Label is an important piece of text that tells you what the purpose of the control is. Users can decide based on the label if clicking or activating the button will submit the form details or reset the form!
Unique and descriptive labels must be provided for all types of controls.
Adding visual labels is beneficial for all users but it is essential to remember to programmatically define the labels. A programmatically defined label will tell assistive technology users about the purpose of the control when they navigate between different controls on a web page or an application. In the absence of label, assistive technology will identify the control as unlabeled! Furthermore, off-screen labels should be avoided as they are not available for everyone!
Labels can be provided in the form of text, images, symbols, text along with images or symbols. In the case of images used as labels, make sure that textual descriptions are added such that the information can be made available for assistive technology users!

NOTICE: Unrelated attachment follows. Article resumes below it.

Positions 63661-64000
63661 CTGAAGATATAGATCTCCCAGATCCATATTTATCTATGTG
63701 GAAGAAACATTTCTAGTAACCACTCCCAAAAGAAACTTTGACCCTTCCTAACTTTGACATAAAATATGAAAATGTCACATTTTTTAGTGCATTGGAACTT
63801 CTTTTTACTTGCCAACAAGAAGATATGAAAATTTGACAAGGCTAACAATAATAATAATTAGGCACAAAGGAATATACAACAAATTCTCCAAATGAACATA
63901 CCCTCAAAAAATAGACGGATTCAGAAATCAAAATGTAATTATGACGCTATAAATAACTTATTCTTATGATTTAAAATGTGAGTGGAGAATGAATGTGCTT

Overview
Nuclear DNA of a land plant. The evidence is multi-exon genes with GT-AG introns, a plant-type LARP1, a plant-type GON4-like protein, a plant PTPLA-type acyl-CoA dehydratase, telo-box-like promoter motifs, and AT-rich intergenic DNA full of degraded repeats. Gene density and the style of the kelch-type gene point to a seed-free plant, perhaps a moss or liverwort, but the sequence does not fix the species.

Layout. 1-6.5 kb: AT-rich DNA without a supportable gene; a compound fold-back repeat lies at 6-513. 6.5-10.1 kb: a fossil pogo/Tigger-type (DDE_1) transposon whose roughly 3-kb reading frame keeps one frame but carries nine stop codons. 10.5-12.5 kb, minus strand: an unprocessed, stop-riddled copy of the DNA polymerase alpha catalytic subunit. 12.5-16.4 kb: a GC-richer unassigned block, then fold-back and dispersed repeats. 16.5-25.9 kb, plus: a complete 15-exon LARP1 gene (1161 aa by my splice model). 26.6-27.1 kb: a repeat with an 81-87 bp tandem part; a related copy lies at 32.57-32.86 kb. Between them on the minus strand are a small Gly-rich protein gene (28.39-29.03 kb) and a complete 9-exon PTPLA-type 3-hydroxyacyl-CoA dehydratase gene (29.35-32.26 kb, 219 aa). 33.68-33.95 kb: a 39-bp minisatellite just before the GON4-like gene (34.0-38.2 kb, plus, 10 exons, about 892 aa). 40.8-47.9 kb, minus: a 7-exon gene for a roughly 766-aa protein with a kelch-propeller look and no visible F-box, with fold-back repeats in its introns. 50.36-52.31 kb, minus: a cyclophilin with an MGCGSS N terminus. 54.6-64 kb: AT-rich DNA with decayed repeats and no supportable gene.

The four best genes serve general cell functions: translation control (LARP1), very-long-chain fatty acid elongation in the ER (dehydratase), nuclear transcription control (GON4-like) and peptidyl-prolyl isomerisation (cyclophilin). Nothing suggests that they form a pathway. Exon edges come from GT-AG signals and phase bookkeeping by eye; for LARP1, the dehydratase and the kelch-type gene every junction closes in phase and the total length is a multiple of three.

Generally, textual labels are provided for input fields, drop-downs, checkboxes, and radio buttons whereas symbols or icons are used for menus and buttons. It is recommended to place labels to the left or top of input fields and drop-downs and on the right of checkboxes and radio buttons.
For Global Accessibility Awareness Day, (GAAD 2023), BarrierBreak ran a campaign “#LabelYourControls” as we believe Accessibility is a journey and labelling your controls is a crucial step of this journey when it comes to making your digital solutions accessible for people with disabilities! Our team shared helpful tips throughout the day i.e. 18th May, 2023 marking GAAD on Twitter, LinkedIn and Facebook.
Download the 12 tips on how to #LabelYourControls on web, android and iOS and feel free to share these tips with your colleagues, friends, or anyone who may be interested in promoting accessibility.